Prior to departing for Cuba to visit with Dr. Marcel’s extended family, we learned of several people with conditions requiring medical attention.
Dr. Marcel’s first cousin, Minnie, had seen doctors due to fatigue, bleeding gums, and red and purple skin spots. Repeated blood tests revealed a dangerously low and decreasing platelet count, cause unknown.
Low platelets have a myriad of causes, including infection, autoimmune disorders, leukemia, and drug induction (as in chemotherapy) or radiation treatment.
Infection seemed most probable, as Dengue Fever and Chikungunya viral infections are endemic to Cuba, though Minnie did not recall any illness.
After treatment with iron and vitamin C, Minnie’s gums stopped bleeding after treatment. (She had requested that we bring those nutrients with us, in addition to further treatments.)
The challenge was to find remedies that would be appropriate regardless of the cause of the illness, and that could be found in Cuba so that Minnie could continue her therapy.
We started with foods and medicines to avoid, and which foods to emphasize for specific nutrients. We also evaluated potential environmental toxins and possible drug-related issues.
Papaya leaf, beetroot juice, and sesame oil topped our list.
We emphasized plants that we thought would be available in Cuban gardens or through traditional healers (curanderos).
We noted that the readily available moringa leaf could increase platelet count, and that specific homeopathics would also be of value.
We had thought to advise oranges and other tropical fruits for Vitamin C, only to find no fruit trees in sight. The thought of an orange brought tears to Minnie’s eyes, as they had been unavailable for years.
We didn’t see papayas on papaya trees, and the papaya fruits in the markets were in a sorry state.
Minnie is of a generation that lost connection with traditional therapies when Western pharmaceuticals were introduced. We therefore made it one of our key missions in Cuba to seek out shops that offered traditional and complementary medicines, and to find a traditional healer for Minnie.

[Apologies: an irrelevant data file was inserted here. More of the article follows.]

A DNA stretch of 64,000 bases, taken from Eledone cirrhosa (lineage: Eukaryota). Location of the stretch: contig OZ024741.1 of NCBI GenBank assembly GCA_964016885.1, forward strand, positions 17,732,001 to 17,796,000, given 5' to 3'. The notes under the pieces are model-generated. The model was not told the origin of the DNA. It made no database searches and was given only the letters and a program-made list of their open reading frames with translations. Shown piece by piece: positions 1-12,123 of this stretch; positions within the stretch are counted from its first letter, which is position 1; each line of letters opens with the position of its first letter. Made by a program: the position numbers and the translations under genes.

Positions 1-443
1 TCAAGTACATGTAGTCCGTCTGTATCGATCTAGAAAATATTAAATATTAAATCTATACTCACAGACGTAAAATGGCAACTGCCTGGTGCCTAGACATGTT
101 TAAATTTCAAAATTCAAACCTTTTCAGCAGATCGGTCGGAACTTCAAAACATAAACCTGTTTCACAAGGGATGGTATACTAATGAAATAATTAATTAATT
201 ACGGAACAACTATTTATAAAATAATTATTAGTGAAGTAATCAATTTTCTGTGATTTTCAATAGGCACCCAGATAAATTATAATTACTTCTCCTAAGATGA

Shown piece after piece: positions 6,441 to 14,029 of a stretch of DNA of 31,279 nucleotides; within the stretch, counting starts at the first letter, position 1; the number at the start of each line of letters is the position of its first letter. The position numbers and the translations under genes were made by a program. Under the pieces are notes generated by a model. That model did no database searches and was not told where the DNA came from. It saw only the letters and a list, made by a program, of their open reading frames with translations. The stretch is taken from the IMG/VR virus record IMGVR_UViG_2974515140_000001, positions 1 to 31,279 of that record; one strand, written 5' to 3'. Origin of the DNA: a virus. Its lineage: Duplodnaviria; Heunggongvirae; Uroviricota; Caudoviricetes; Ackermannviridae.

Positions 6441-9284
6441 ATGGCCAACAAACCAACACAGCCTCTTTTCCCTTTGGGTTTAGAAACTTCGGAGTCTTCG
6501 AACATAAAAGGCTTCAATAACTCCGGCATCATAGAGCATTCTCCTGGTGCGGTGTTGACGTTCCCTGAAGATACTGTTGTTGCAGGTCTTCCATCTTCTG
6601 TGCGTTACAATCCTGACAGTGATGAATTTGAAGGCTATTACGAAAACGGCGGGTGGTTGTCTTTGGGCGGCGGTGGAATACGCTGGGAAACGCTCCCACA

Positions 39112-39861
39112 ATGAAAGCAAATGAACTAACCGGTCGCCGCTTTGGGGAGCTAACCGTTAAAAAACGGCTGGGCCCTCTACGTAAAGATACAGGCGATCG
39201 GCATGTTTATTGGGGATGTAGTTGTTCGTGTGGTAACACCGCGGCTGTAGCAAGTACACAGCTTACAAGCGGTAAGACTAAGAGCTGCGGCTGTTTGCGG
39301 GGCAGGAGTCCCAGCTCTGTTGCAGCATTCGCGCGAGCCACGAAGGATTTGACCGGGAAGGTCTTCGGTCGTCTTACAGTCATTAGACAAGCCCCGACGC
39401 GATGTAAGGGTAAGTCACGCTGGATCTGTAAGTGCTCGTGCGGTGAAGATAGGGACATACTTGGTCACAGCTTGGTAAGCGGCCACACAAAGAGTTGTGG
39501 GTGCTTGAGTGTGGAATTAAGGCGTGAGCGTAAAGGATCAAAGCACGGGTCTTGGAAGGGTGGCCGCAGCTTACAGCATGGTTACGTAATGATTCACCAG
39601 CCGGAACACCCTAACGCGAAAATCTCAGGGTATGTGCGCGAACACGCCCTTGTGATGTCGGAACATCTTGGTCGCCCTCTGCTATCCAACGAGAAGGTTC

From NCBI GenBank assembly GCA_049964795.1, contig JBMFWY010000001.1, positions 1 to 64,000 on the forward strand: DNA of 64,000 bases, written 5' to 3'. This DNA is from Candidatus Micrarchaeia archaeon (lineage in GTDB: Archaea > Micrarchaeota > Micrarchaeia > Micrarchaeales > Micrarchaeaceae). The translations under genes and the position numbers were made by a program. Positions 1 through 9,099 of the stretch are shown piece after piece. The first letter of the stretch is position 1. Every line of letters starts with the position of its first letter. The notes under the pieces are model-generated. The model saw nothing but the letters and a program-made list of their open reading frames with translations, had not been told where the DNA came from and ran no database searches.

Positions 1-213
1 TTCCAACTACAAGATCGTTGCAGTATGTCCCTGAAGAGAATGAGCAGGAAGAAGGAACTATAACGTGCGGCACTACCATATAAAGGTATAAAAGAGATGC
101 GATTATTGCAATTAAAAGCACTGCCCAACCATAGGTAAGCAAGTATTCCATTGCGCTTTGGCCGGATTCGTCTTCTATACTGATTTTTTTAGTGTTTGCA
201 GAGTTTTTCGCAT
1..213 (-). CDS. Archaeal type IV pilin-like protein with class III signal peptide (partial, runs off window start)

Hampered by distribution issues, and by shortages brought on by the American embargo, the Cuban government began promoting research of traditional and complementary medicines, encouraging farmers to grow medicinal plants, and pharmacies to integrate natural medicines.
School gardens were created to introduce elementary school students to herbs and vegetables. Homeopathic medicines such as PrevengHO were used to promote immunity during COVID. But the government didn’t promote the “green medicines,” so the people still had no idea how use them.
During our stay, we followed many leads, but found frustratingly few natural medicines in the supposedly integrated pharmacies, and didn’t find the healer for Minnie.
However, we were able to bring her a supply of iron and B12/folate, Vitamin C, and bioflavonoids, beet root powder, and other items.
By our last day, we had procured a ripe papaya and fresh papaya leaves, which we picked from a scrawny plant that we found growing through sidewalk cracks.
We prepared remedies from the leaves and gave Minnie instructions for ways to use them to raise her platelet count.
While we’d hoped to accomplish so much more, our time in Cuba emphasized for us that growing natural medicines and familiarizing ourselves with their use is imperative, especially in these current chaotic times when shortages are likely to become increasingly rampant. Complementary medicine is no longer an alternative, it is foundational!
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